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Turfgrass Management Practices in Kentucky
D. W. Williams, A. J.Powell
Department of Plant and Soil Sciences
Nearly one million acres are devoted to turf in Kentucky (1). Turfgrass maintenance in Kentucky is a multi-million dollar industry, and is a multi-billion dollar industry nation-wide (1). Two factors drive the objectives of this work. Firstly, there is an international movement towards reducing pesticide use in all crops including turf (2). Not only would this reduce the amount of pesticides in the environment, but would also reduce the cost of turf management. Secondly, plant breeding efforts have produced very large gains in desirable turfgrass characteristics (3).
Despite desirable qualities, new cultivars may also have undesirable traits (e.g., disease susceptibility). Turf managers need local information on the large number of turfgrass cultivars being developed. Research should focus on exploiting desirable features of improved cultivars while managing any undesirable traits in a cost- and time-efficient manner and at the same time, reducing the environmental impacts of turfgrass culture.
Even though the majority of turf acreage is in home and commercial lawns, golf courses and sod producers spend far more dollars per unit area than do managers of other turf categories (1). For this reason, research is often focused on key issues from these higher-level maintenance enterprises. It is possible and desirable to apply research results from high maintenance turf to lower maintenance operations as well. But, lower maintenance areas such as highway rights-of-way constitute a large proportion of total acreage and have unique research needs. Turfgrass research at the University of Kentucky should address problems encountered by a wide range of turfgrass managers. This research will be both basic and applied.
There are many unanswered questions concerning problems that have existed for decades in turf management. There are also other, somewhat new turf management principles that must be explored. An example would be the use of seeded warm season grasses as opposed to traditional vegetative propagation. With continual increases in the release of improved turfgrass cultivars, our research program should provide evaluations of cultivar adaptation and performance in Kentucky. Additionally, new herbicides, fungicides and insecticides should be tested for efficacy in Kentucky.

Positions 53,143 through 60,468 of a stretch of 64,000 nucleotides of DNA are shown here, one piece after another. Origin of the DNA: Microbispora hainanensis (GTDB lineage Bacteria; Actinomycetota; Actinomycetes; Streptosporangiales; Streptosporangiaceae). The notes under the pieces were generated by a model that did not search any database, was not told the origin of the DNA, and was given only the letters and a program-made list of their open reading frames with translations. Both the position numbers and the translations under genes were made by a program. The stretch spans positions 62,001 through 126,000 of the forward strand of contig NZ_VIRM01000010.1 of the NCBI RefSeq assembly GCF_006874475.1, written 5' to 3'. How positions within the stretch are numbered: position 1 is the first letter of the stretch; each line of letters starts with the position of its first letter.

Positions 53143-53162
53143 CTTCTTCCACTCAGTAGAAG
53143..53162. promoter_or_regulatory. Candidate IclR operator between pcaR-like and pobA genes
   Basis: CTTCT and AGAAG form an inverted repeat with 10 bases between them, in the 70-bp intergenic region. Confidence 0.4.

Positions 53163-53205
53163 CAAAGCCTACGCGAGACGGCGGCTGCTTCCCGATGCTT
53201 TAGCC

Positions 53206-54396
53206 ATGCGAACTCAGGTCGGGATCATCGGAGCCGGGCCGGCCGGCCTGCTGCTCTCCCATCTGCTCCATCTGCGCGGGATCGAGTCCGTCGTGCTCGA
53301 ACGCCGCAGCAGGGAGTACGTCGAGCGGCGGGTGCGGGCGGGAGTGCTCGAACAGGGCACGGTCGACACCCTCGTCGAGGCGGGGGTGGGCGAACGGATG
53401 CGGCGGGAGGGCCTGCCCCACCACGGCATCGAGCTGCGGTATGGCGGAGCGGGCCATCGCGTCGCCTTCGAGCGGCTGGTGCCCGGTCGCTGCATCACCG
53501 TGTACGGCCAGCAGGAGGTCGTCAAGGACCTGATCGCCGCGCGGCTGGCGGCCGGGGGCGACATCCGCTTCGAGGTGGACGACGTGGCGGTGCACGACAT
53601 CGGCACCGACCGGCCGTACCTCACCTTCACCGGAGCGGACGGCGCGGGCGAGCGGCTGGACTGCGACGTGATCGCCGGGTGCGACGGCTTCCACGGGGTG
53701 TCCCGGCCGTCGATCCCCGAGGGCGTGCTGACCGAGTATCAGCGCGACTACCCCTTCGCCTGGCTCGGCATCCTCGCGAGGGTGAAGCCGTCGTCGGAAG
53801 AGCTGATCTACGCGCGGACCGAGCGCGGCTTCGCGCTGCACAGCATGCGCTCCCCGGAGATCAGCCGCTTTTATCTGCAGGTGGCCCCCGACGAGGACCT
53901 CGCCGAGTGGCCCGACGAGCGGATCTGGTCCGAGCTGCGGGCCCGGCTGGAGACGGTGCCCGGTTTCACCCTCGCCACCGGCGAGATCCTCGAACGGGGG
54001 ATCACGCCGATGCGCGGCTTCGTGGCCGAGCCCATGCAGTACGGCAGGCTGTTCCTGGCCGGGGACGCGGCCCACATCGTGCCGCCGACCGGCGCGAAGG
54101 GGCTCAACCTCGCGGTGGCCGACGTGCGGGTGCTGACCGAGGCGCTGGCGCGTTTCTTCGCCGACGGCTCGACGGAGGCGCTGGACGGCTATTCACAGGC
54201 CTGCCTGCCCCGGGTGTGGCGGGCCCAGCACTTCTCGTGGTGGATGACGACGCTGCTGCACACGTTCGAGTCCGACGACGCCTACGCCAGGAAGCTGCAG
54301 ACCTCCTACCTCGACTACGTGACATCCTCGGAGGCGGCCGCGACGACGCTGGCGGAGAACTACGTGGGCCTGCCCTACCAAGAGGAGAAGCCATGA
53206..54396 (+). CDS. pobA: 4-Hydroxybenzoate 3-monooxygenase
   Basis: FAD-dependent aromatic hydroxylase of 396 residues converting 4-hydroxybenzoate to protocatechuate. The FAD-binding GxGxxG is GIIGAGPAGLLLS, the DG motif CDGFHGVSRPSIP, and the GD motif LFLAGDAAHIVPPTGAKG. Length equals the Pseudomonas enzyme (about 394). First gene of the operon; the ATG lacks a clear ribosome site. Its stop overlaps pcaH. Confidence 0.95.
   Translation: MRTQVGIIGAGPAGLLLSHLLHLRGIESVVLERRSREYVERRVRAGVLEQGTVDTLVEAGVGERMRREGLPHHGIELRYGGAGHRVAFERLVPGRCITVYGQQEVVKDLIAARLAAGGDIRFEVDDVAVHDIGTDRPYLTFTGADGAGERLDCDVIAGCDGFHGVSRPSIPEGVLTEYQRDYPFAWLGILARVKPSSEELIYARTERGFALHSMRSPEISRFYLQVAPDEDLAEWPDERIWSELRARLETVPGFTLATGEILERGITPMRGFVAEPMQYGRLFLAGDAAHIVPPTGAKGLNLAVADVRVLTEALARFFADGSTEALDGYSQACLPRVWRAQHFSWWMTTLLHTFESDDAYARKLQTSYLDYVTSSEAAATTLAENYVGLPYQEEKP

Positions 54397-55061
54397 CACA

2011 Project Description
Our program continues to provide new information on best management practices in several different areas of turfgrass science. Examples include evaluation of novel, plant-generated compounds used as fungicides, evaluation of curative versus preventative fungicide applications for acceptable disease control, and evaluations of nearly all of the commercially available cultivars of seeded bermudagrasses used as athletic field turfs.
The results of these studies have been disseminated as presentations at both scientific and practitioner meetings, published in refereed journals, and as extension information. Additionally, our work on feedstocks for biofuels continues to be very productive. This information has been published in refereed journals and also presented at scientific meetings. To date, there are no real practitioner meetings or extension opportunities in Kentucky for feedstock production for biofuels.
Our work with plant-generated products as fungicides has contributed to a much stronger interest in research to increase production of these compounds to a scale where they would be publicly available for wide-scale use. While this has not yet been accomplished, we have proven that the compounds are indeed very successful when used as fungicides, equally so to commercially available synthetic organic compounds already on the market and commonly used.
Additionally, concurrent work in another lab has elucidated the modes of action of these compounds, validating our work in evaluating them as fungicides. Our work evaluating curative versus preventative fungicide applications provided strong quantification of reduced pesticide use while still achieving acceptable disease control on golf course turf.
While the common mind-set among practitioners is to make fungicide applications by the calendar and not as needed, our work is a very strong argument that acceptable disease control can be accomplished with significantly fewer applications than by calendar-based models. Even though practitioners have yet to embrace this practice, we are providing science-based information so that sound pest management decisions can be made, either by choice now, or by legislation in the future.
Our work in feedstock production continues to provide extremely useful information to a national database based on regional environment and management.
Michael T. Deaton and D.W. Williams. 2011. Overseeding and Trinexapac-Ethyl Effects on Tolerance to Simulated Traffic of Four Bermdagrass Cultivars Grown as a Sand-Based Athletic Field. Hort Technol. 20(4):724-729.
Vincelli, P., Williams, D., and Dixon, E. 2011. Early curative fungicide applications provide disease control on fairway-height creeping bentgrass. Online. Applied Turfgrass Science. doi:10.1094/ATS-2011-1025-01-RS.
Brian King, D. W. Williams and G. J. Wagner. 2011. Phylloplanins Reduce the Severity of Gray Leaf Spot and Brown Patch Diseases on Turfgrasses. Crop Science. 51: 6: 2829-2839; doi:10.2135/cropsci2010.12.0727.
Maughan, M., G. Bollero, D.K. Lee, R. Darmody, S. Bonos, L. Cortese, J. Murphy, R. Gaussoin, M. Sousek, D. Williams, L. Williams, F. Miguez, and T. Voigt. 2011. Miscanthus x giganteus productivity: The effects of management in different environments. Global Change Biology Bioenergy. GCB Bioenergy (2011), doi: 10.1111/j.1757-1707.2011.01144.x.